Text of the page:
According to the resolution text, the final wording of the flag plaque will read,"This flag display is a tribute to the individuals who serve our country and the ideals that are upheld. It expresses the gratitude of Marquette University students for the sacrifices made that enable the freedoms we enjoy. In this spirit, we will strive to be men and women for others."
The resolution was proposed to MUSG's Senate at its final meeting last year, but met opposition on the Senate floor.
The major roadblock for the resolution was the precise grammar to be put on the plaque, said senior Mary Kate Havlik, MUSG legislative vice president.
Sophomore Alex Hermanny, MUSG senator and sponsor of the flag plaque resolution said he was pleased the resolution went through.
"I'm glad that we were finally able to come together on this issue and get it passed," Hermanny said. "People were afraid that the student body wasn't fully aware of what was happening with it so we wanted to get more input from students about what their thoughts were."
MUSG has had nothing but positive feedback from the student body with the plaque wording, Hermanny said. The text of the resolution was available at the MUSG Web site, www.mu.edu/musg, with a place for students to voice their opinions.
The flagpole dedication will take place at 4 p.m. on Sept. 11 in front of the Raynor Library.
Also at the meeting, MUSG president Kate Agnew and vice president Paul Bergl said they were ready to approach the university's Board of Trustees with an agenda to address housing issues, mission and identity, improved late-night programs and improved resources for student organizations.
According to Bergl, housing issues, including the overflow of freshman students and the need for more on-campus housing to meet the university's record admissions, will be discussed at the next Senate meeting with Jim McMahon, dean of Residence Life.
MUSG also plans propose more late-night programming, financial vice president Blake Wallace said. Currently, MUSG has allotted $20,000 for late-night programming, according to its 2003-04 budget.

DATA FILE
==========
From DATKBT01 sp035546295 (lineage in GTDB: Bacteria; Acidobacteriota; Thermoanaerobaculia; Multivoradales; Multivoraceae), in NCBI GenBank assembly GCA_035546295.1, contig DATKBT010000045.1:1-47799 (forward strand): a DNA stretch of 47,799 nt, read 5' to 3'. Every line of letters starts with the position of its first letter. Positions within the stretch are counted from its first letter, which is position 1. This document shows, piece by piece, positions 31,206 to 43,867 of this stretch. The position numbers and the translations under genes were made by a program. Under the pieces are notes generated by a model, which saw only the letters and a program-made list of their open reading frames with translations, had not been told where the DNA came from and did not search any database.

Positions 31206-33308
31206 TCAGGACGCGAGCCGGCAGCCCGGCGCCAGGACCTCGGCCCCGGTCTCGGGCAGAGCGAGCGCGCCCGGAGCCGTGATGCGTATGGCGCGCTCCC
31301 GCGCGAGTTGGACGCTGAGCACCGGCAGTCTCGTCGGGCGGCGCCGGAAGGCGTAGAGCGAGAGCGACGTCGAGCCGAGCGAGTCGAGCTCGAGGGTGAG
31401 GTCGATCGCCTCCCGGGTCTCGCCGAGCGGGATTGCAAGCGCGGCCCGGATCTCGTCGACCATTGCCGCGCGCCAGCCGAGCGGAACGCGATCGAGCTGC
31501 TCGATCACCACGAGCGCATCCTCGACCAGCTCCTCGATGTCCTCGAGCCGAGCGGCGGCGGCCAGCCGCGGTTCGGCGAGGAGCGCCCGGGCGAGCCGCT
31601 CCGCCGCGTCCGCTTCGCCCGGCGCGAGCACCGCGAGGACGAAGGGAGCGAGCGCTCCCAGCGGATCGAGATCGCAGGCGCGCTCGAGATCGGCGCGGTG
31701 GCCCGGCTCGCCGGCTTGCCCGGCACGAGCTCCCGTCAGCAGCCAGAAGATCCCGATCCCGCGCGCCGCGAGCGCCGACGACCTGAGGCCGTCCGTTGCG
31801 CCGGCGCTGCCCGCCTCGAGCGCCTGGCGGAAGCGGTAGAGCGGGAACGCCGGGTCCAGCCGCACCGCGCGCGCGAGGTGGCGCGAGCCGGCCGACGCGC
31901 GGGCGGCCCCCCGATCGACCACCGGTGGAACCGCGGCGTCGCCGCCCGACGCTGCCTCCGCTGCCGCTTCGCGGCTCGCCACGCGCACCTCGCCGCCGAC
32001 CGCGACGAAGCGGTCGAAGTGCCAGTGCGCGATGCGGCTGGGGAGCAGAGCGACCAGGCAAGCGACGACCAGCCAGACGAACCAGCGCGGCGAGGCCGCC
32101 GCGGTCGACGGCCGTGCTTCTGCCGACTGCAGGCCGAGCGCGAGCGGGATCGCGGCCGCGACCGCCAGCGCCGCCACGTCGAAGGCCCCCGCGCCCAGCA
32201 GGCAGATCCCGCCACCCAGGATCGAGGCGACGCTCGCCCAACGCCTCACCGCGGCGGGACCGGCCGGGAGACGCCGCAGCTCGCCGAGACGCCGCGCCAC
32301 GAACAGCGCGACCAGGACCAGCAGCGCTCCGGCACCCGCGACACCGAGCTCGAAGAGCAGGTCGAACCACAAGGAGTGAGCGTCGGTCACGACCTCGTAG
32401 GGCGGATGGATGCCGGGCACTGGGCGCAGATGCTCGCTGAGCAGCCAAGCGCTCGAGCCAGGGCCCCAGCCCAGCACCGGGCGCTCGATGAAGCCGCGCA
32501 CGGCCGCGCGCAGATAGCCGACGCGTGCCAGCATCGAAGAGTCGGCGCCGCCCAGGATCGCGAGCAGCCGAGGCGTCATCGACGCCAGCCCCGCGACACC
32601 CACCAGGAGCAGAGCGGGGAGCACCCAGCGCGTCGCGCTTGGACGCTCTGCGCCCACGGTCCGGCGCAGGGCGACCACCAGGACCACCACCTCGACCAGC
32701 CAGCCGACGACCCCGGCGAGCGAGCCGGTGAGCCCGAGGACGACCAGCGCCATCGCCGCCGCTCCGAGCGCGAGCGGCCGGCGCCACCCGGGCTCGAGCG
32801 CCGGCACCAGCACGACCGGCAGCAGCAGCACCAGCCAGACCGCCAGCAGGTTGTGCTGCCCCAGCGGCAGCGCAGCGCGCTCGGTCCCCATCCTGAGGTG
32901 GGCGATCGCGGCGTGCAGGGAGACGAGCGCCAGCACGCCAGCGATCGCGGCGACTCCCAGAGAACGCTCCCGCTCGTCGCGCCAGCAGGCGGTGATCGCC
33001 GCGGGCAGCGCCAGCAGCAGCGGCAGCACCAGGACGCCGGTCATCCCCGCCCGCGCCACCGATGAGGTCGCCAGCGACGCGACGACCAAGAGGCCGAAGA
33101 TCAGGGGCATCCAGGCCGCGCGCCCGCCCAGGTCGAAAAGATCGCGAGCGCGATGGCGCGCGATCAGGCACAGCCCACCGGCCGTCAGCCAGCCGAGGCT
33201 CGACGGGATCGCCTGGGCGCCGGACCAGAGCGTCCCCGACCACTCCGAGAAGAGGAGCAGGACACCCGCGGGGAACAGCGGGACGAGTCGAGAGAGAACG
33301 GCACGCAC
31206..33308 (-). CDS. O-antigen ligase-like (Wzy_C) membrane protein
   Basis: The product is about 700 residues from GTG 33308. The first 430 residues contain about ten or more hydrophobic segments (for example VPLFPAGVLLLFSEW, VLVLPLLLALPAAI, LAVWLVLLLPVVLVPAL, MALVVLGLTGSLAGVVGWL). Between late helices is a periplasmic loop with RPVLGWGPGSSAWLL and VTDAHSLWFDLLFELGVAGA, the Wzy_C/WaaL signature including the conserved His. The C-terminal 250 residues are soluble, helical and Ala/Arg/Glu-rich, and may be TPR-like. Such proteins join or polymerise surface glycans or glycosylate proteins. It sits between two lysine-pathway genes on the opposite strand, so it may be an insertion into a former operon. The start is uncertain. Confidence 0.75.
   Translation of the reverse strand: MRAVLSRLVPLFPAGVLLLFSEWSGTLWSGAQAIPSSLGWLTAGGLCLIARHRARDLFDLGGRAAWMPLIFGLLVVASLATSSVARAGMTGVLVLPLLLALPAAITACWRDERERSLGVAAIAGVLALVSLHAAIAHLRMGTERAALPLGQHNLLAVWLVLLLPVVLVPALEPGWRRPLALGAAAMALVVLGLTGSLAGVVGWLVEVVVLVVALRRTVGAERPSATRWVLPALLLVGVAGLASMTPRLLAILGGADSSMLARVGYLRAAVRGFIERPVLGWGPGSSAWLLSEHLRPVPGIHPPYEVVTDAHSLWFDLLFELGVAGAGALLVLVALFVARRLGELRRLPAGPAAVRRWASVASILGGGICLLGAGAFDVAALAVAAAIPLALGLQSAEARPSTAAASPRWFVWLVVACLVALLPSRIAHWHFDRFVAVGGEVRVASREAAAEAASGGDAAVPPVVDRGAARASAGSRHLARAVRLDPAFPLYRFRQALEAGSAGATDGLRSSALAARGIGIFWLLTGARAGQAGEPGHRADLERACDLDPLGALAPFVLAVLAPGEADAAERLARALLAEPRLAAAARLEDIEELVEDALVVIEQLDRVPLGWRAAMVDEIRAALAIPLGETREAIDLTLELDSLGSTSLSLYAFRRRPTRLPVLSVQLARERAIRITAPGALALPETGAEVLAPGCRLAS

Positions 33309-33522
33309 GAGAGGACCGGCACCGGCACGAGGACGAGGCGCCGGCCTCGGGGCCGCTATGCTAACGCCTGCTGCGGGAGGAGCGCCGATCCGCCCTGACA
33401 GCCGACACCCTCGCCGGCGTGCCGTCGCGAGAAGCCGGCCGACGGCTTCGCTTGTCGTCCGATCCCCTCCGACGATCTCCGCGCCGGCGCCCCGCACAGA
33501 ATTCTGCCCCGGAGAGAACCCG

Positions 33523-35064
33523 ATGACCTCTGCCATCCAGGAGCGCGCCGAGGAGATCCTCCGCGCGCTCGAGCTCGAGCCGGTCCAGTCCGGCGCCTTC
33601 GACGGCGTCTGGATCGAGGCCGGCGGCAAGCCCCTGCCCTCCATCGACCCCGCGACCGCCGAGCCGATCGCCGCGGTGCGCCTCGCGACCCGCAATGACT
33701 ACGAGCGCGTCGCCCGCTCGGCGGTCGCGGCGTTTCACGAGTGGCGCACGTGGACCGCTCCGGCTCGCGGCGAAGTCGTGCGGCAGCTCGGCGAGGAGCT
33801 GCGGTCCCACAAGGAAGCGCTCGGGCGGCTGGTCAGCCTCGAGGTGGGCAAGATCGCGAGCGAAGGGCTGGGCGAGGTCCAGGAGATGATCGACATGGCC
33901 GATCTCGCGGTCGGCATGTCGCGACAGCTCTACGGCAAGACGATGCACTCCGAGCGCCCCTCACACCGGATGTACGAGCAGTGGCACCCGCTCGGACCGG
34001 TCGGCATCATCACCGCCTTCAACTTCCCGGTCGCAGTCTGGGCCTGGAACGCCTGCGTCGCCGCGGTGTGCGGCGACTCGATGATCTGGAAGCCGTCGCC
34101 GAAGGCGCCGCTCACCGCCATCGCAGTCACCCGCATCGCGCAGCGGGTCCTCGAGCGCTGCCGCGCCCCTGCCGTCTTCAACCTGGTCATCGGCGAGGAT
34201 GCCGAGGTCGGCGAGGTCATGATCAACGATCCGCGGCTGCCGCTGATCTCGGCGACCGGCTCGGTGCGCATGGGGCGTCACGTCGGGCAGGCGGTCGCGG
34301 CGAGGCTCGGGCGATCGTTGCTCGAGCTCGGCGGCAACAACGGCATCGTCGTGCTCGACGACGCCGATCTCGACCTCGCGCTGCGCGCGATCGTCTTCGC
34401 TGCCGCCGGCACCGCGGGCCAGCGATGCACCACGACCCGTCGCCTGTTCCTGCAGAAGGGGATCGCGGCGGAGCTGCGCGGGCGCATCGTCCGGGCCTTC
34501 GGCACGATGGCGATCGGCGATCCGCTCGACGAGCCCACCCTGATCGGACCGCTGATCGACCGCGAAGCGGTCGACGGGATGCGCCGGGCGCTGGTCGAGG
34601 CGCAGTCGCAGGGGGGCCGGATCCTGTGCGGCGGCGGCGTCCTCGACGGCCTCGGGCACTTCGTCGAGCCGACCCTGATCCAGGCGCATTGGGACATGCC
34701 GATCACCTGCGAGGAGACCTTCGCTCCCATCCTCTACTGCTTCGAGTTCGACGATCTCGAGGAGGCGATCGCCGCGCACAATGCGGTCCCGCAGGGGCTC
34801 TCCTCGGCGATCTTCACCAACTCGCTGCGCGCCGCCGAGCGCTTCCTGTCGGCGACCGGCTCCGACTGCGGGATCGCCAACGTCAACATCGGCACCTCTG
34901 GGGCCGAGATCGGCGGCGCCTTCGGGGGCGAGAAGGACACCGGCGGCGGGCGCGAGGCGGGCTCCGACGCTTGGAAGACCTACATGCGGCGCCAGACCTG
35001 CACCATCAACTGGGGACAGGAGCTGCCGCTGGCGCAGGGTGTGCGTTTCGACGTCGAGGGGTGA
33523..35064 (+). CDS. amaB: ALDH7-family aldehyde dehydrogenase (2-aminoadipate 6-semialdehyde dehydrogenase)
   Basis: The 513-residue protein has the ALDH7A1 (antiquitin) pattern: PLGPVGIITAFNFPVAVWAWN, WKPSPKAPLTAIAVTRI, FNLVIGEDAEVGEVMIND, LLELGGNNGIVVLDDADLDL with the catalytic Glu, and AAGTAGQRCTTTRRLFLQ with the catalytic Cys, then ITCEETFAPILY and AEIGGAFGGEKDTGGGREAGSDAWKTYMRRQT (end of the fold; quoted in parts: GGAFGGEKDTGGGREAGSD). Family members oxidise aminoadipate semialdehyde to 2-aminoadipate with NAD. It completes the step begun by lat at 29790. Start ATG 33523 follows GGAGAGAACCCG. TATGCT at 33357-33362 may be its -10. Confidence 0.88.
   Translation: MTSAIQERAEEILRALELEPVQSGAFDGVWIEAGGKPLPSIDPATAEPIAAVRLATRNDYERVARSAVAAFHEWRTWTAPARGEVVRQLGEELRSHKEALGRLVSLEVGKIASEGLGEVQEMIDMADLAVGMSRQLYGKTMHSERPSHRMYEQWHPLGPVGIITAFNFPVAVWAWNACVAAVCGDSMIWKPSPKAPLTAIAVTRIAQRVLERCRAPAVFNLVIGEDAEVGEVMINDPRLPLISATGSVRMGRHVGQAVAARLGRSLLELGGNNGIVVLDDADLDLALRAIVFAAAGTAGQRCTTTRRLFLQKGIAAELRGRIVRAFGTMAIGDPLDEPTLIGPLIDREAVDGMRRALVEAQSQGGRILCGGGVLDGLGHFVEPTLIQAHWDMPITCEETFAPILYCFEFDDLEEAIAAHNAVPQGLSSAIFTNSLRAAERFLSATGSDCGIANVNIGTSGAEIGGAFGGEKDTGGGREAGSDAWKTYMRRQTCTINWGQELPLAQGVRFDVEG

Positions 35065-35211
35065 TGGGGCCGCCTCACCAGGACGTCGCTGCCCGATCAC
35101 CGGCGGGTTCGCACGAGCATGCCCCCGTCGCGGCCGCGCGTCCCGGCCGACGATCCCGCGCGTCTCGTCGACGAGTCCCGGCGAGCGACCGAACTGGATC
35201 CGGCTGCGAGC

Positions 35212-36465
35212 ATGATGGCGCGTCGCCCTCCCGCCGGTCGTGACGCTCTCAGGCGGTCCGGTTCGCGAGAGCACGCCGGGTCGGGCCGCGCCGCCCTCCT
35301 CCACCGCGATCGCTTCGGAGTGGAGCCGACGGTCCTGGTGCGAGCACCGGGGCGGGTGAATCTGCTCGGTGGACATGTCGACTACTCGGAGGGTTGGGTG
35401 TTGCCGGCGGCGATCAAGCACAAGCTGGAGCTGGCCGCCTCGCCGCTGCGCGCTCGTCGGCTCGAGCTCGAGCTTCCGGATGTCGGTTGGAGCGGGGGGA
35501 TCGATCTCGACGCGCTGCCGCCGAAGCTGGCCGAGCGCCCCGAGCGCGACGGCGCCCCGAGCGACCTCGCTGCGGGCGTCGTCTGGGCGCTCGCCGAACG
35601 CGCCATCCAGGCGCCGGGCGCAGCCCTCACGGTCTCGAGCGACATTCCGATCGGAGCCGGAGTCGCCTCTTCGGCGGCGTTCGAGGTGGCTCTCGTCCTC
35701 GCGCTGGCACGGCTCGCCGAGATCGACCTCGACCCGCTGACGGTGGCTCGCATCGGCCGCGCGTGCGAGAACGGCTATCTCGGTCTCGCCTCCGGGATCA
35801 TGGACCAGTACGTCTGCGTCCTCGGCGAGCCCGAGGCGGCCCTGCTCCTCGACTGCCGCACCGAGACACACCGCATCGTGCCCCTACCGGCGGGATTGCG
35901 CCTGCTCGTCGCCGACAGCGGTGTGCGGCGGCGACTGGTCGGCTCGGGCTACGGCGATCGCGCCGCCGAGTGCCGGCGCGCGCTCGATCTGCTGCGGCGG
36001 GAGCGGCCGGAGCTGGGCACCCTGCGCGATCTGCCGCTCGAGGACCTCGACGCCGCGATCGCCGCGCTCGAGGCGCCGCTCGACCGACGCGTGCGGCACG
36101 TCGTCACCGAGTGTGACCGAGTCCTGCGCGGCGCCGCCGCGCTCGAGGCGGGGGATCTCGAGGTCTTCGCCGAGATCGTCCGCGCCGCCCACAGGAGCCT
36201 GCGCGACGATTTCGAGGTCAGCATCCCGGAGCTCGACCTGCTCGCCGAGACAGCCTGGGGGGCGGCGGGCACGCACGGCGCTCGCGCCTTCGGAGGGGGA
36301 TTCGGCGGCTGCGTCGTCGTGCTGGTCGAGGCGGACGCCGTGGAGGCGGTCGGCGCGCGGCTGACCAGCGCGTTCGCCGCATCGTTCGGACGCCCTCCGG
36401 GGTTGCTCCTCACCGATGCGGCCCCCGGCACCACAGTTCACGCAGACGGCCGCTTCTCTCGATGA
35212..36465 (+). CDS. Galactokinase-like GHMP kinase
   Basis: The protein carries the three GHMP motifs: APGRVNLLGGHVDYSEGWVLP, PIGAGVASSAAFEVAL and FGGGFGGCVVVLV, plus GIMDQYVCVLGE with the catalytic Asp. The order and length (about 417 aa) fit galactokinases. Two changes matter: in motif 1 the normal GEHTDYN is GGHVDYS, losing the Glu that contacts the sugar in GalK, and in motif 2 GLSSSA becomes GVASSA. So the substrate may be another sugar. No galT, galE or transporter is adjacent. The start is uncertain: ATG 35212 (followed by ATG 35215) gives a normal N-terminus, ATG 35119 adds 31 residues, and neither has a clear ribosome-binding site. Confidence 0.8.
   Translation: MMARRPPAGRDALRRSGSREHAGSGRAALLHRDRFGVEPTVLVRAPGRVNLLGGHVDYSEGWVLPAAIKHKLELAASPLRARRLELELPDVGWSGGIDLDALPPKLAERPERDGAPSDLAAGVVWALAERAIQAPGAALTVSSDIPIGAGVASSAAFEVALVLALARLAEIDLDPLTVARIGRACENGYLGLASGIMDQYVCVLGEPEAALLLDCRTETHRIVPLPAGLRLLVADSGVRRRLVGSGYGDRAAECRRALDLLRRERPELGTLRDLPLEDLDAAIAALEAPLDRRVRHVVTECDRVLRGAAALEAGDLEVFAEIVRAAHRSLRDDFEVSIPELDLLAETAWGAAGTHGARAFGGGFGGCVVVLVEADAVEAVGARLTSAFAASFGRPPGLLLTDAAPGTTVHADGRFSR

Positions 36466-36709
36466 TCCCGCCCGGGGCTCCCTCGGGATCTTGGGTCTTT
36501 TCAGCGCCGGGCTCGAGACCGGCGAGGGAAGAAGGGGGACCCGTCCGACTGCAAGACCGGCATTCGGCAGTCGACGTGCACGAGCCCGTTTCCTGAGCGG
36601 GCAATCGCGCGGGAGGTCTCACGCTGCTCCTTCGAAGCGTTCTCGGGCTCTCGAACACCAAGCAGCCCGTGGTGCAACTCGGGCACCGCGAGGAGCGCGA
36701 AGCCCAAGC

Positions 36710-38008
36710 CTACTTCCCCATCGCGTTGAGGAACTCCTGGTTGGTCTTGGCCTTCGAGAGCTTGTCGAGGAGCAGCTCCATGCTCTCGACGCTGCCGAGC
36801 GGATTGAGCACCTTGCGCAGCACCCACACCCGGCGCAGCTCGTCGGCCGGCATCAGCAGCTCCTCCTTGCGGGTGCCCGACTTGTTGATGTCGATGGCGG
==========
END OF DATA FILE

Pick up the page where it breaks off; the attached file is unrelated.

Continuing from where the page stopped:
"The budget proposal came out of the university wanting us to provide more late-night (programs) to students," Wallace said.
The Senate also discussed the primary elections for MUSG Senate positions, which will be held on Sept. 11. All residence hall, commuter and off-campus seats will be involved in the election, said MUSG election commissioner Brad Held.
"This is a very busy primary," Held said. "We have a lot of people running so it's pretty much anyone's game."
The primary election will take place on the MUSG Web site from 12 a.m. to 10 p.m. at www.musg.mu.edu/vote. An MUSG election help desk will be available to answer questions from 9 a.m. to 8 p.m. on the second floor of the Alumni Memorial Union. The final election will be Sept. 18th.
MUSG's financial department is also working on a resolution to recommend direct deposit of student paychecks, Wallace said.
"There are 2,300 student employed through the university, and I think that it would be a nice option for them to have," Wallace said.
According to Wallace, MUSG is already working with Cindy Antoniewicz, HR/PR system implementation manager for the Office of the Comptroller, to figure the feasibility of this resolution and what expenses, if any, the university would incur.
Surveys will be distributed to students with their paychecks sometime in October, Wallace said.,”Rikida N. Starace”